(*term_types.ml*) type ('a, 'b) term = | Term of 'a * ('a, 'b) term list | Var of 'b

### Analyzing syntax

To proceed, let us restrict our attention to the type`(string, string) term`

. The concrete syntax we use for such expressions is parenthesized.
*a (t*is the syntax of_{1}, ..., t_{n})`Term (a, [t1; ...; tn])`

*a (b (), c)*is the syntax of`Term ("a", [Term ("b", []); Var "c"])`

(*lexer.mll*) { open Parser (*The type token is defined in parser.mli.*) } let alpha=['a'-'z' 'A'-'Z'] rule token = parse [' ' '\t' '\n'] (* skip blanks *) { token lexbuf } | '(' { LPAREN } | ')' { RPAREN } | ',' { COMMA } | ((alpha)(alpha)*) as s { STRING s} | eof { EOI }Now the parser.

/*parser.mly*/ %tokenWith these pieces in place we can write the analyzerSTRING %token LPAREN RPAREN COMMA EOI %start main %type <(string, string) Term_types.term> main %% main: | exp EOI { $1 } ; exp: | tag exp_more { match $2 with | None -> Term_types.Var $1 | Some l -> Term_types.Term ($1, l) } ; exp_more: | /*nothing*/ { None } | LPAREN exp_list RPAREN { Some $2 } ; exp_list: | /*nothing*/ { [] } | exp exp_list_more { $1::$2 } ; exp_list_more: | /*nothing*/ {[]} | COMMA exp exp_list_more { $2::$3 } ; tag: | STRING { $1 } ;

`term_of_string`

like so
(*term.ml*) let term_of_string s = let parse_buf lexbuf = try Parser.main Lexer.token lexbuf with | Parsing.Parse_error -> begin let curr = lexbuf.Lexing.lex_curr_p in let line = curr.Lexing.pos_lnum in let cnum = curr.Lexing.pos_cnum - curr.Lexing.pos_bol in let tok = Lexing.lexeme lexbuf in raise (Failure (Printf.sprintf "file \"Reverse parsing is done with\", line %d, character %d\n\Error : Syntax error \"%s\"" line cnum tok)) end in parse_buf (Lexing.from_string s)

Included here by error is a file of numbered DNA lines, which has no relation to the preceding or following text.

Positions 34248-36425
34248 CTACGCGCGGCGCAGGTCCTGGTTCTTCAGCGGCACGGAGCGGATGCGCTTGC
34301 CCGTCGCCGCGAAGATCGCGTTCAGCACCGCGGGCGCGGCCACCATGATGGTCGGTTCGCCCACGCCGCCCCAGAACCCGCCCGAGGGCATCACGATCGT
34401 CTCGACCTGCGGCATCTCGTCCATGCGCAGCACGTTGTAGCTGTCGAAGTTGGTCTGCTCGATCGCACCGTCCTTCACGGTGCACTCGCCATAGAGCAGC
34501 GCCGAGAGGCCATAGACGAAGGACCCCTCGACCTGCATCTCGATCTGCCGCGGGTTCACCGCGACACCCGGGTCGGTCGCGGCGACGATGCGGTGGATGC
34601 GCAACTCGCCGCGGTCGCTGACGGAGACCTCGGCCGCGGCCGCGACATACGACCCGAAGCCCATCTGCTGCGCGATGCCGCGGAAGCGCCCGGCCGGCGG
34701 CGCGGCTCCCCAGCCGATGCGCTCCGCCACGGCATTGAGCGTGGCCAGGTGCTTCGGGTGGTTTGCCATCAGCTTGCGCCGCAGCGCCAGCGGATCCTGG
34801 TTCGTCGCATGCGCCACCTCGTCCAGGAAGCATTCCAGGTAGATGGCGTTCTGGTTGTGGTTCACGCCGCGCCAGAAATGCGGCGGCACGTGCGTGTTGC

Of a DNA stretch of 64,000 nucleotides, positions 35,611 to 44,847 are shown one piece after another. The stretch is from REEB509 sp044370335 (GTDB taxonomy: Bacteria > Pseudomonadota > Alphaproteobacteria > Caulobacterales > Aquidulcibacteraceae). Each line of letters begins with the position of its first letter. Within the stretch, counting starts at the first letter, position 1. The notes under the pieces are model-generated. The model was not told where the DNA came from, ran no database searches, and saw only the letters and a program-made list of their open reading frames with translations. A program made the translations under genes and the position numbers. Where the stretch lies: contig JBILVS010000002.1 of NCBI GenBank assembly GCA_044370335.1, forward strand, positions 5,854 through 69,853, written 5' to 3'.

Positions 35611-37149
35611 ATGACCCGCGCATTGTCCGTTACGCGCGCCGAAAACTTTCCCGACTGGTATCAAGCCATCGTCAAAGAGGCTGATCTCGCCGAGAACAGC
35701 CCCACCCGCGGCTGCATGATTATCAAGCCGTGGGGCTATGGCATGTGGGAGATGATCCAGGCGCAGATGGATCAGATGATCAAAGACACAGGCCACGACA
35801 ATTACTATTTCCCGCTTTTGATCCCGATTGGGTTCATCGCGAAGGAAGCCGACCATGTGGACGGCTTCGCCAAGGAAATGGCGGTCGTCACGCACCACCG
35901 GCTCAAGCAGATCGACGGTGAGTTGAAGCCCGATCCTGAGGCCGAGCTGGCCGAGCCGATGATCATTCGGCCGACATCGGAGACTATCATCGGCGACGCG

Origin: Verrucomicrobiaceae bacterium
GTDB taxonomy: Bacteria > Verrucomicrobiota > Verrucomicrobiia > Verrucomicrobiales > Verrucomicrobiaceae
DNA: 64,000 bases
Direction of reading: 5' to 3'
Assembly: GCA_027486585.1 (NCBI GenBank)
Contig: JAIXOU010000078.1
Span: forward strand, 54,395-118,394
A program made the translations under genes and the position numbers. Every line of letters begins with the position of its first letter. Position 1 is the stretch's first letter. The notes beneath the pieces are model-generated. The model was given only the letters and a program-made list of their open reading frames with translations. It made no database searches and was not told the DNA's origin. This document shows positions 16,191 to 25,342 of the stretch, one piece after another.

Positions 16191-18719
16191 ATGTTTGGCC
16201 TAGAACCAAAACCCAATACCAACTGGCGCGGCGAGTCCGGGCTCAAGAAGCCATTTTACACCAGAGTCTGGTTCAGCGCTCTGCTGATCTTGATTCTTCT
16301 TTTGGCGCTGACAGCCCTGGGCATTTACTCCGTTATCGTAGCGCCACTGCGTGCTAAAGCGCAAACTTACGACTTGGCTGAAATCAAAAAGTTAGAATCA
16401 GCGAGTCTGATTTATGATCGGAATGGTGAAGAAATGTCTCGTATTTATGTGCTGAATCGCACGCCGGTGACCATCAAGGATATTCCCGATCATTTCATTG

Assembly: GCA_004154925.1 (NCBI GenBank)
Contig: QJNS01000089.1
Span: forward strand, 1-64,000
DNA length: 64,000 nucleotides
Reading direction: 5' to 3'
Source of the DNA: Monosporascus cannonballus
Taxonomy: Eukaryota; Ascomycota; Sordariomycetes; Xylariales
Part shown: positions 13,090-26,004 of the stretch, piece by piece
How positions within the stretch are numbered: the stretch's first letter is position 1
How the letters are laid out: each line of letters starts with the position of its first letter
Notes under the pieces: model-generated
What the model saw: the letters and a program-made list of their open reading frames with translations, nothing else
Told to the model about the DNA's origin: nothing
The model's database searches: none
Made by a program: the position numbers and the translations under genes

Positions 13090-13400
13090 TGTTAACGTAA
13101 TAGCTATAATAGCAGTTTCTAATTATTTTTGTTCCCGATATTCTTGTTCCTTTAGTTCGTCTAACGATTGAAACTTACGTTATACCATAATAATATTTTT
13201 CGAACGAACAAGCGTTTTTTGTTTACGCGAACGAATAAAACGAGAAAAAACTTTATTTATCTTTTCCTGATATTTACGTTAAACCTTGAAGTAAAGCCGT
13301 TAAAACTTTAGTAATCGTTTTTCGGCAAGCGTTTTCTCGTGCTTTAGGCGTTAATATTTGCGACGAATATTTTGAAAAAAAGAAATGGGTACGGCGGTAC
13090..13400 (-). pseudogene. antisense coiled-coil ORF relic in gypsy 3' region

`string_of_term`

:
let rec string_of_term (t:(string, string)term) : string = let string_of_list (f:'a -> string) (l:'a list) : string = "(" ^ String.concat "," (List.map f l) ^ ")" in match t with | Term (s, tl) -> Printf.sprintf "%s" (s^(string_of_list string_of_term tl)) | Var s -> sA simple function for printing a term then goes like this:

let print_term (t:(string, string) term) : unit = Printf.printf "%s" (string_of_term t)For example, this program

```
let tt = term_of_string "a(b(), c)" in print_term tt
```

prints "a(b(), c)" recovering the input as we'd hope.
### Traversal

The function`term_trav`

is a workhorse for doing computations over terms. It generalizes all functions defined by recursion on the structure of a term.
(* [term_trav] is a generalization of all functions defined by recusion on the structure of an [('a, 'b) term] - a homomorphism. The definition of [term_trav] below gives the following signature. {[ val term_trav : ('a * 'b -> 'c) -> ('c -> 'b -> 'b) -> 'b -> ('d -> 'c) -> ('a, 'd) term -> 'c ]} Proof: Assume [term_trav] to operate on arguments of type [('a, 'd) term]. It "returns" either via [f] or [v], and so [f], [v] and [term_trav] must share the same return type, ['c] say. Since the intermediate list results from recursive calls to [term_trav] then it must have type ['c list]. This means [g] must be of type ['c -> 'b -> 'b] for some type ['b] which fixes [x] to ['b] whilst completing [f] as ['a * 'b -> 'c]. Lastly [v] takes arguments of type ['d] meaning it types to ['d -> 'c]. *) let rec term_trav f g x v = function | Term (a, tl) -> let l = List.map (term_trav f g x v) tl in let res = List.fold_right g l x in f (a, res) | Var b -> v bFor a trivial example, we can express a function to compute the "size" of a term this way:

let term_size (t:('a, 'b) term) : int = (term_trav (fun (_, s) -> s + 1) (fun x y -> x + y) 0 (fun _ -> 1)) tI appreciate there's an efficiency gain to be had by eliminating the intermediate list in

`term_trav`

but the resulting function definition is more challenging to reason about (well, at least for me).
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